Barrier islands are found most prominently on the United States' East and Gulf Coasts, where every state—from Maine to Florida (East Coast) and from Florida to Texas (Gulf coast)—features at least part of a barrier island. Many have large numbers of barrier islands; Florida, for instance, had 29 (in 1997) in just 300 kilometres (190 mi) along the west (Gulf) coast of the Florida peninsula, plus about 20 others on the east coast and several barrier islands and spits along the panhandle coast.[7] Padre Island, Texas, is the world's longest barrier island; other well-known islands on the Gulf Coast include Galveston Island in Texas and Sanibel and Captiva Islands in Florida. Those on the East Coast include Miami Beach and Palm Beach in Florida; Hatteras Island in North Carolina; Assateague Island in Virginia and Maryland; Absecon Island in New Jersey, where Atlantic City is located; and Jones Beach Island and Fire Island, both off Long Island in New York. No barrier islands are found on the Pacific Coast of the United States due to the rocky shore and short continental shelf, but barrier peninsulas can be found. Barrier islands can also be seen on Alaska's Arctic coast.

Canada

Barrier Islands can also be found in Maritime Canada, and other places along the coast. A good example is found at Miramichi Bay, New Brunswick, where Portage Island as well as Fox Island and Hay Island protect the inner bay from storms in the Gulf of Saint Lawrence.

Mexico

Mexico's Gulf of Mexico coast has numerous barrier islands and barrier peninsulas.

New Zealand

Barrier islands are more prevalent in the north of both of New Zealand's main islands. Notable barrier islands in New Zealand include Matakana Island, which guards the entrance to Tauranga Harbour, and Rabbit Island, at the southern end of Tasman Bay. See also Nelson Harbour's Boulder Bank, below.

India

The Vypin Island in the Southwest coast of India in Kerala is 27 km long. It is also one of the most densely populated islands in the world.

Indonesia

The Indonesian Barrier Islands lie off the western coast of Sumatra. From north to south along this coast they include Simeulue, the Banyak Islands (chiefly Tuangku and Bangkaru), Nias, the Batu Islands (notably Pini, Tanahmasa and Tanahbala), the Mentawai Islands (mainly Siberut, Sipura, North Pagai and South Pagai Islands) and Enggano Island.

Europe

Barrier islands can be observed in the Baltic Sea from Poland to Lithuania as well as distinctly in the Wadden Islands, which stretch from the Netherlands to Denmark. Lido di Venezia and Pellestrina are notable barrier islands of the Lagoon of Venice which have for centuries protected the city of Venice in Italy. Chesil Beach on the south coast of England developed as a barrier beach.[8] Barrier beaches are also found in the north of the Azov and Black seas.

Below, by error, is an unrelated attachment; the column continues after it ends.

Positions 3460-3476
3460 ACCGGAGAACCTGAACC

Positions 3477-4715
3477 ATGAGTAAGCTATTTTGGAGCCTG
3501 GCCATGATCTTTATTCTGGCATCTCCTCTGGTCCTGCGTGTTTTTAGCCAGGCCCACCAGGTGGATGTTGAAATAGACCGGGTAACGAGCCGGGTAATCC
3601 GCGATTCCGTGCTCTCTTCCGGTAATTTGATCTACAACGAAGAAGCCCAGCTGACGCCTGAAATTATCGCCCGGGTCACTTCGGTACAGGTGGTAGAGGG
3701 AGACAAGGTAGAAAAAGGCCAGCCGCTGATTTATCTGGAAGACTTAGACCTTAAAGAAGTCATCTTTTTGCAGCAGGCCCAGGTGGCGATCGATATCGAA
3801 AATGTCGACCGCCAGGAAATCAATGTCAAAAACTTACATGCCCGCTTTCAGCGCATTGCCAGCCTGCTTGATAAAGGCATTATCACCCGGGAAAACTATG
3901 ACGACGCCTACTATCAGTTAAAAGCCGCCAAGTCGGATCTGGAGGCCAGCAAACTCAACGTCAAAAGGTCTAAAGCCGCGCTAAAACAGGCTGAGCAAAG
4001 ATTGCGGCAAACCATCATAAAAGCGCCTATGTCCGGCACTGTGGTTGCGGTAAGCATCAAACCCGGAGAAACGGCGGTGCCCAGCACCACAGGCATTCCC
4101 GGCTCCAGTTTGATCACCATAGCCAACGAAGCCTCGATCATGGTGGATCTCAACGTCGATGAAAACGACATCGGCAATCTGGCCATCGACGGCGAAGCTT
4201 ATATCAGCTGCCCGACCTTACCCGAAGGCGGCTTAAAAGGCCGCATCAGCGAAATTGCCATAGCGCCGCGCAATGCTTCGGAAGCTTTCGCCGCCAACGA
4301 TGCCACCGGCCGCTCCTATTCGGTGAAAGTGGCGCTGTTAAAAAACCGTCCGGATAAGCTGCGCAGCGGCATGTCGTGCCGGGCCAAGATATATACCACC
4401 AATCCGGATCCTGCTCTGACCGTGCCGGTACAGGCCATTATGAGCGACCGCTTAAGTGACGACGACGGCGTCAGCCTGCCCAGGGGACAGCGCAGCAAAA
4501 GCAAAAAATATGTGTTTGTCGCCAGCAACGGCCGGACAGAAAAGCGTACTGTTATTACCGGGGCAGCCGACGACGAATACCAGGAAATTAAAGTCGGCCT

Processes

Migration and overwash

Water levels may be higher than the island during storm events. This situation can lead to overwash, which brings sand from the front of the island to the top and/or landward side of the island. This process leads to the evolution and migration of the barrier island.[9]

Critical width concept

Barrier islands are often formed to have a certain width. The term "critical width concept" has been discussed with reference to barrier islands, overwash, and washover deposits since the 1970s. The concept basically states that overwash processes were effective in migration of the barrier only where the barrier width is less than a critical value. The island did not narrow below these values because overwash was effective at transporting sediment over the barrier island, thereby keeping pace with the rate of ocean shoreline recession. Sections of the island with greater widths experienced washover deposits that did not reach the bayshore, and the island narrowed by ocean shoreline recession until it reached the critical width. The only process that widened the barrier beyond the critical width was breaching, formation of a partially subaerial flood shoal, and subsequent inlet closure.[10]

Critical barrier width can be defined as the smallest cross-shore dimension that minimizes net loss of sediment from the barrier island over the defined project lifetime. The magnitude of critical width is related to sources and sinks of sand in the system, such as the volume stored in the dunes and the net long-shore and cross-shore sand transport, as well as the island elevation.[11] The concept of critical width is important for large-scale barrier island restoration, in which islands are reconstructed to optimum height, width, and length for providing protection for estuaries, bays, marshes and mainland beaches.[12]

Formation theories

Outer barrier in Long Island
The Mississippi–Alabama barrier islands guarding Mobile Bay and the Mississippi Sound

Scientists have proposed numerous explanations for the formation of barrier islands for more than 150 years. There are three major theories: offshore bar, spit accretion, and submergence.[3] No single theory can explain the development of all barriers, which are distributed extensively along the world's coastlines. Scientists accept the idea that barrier islands, including other barrier types, can form by a number of different mechanisms.[13]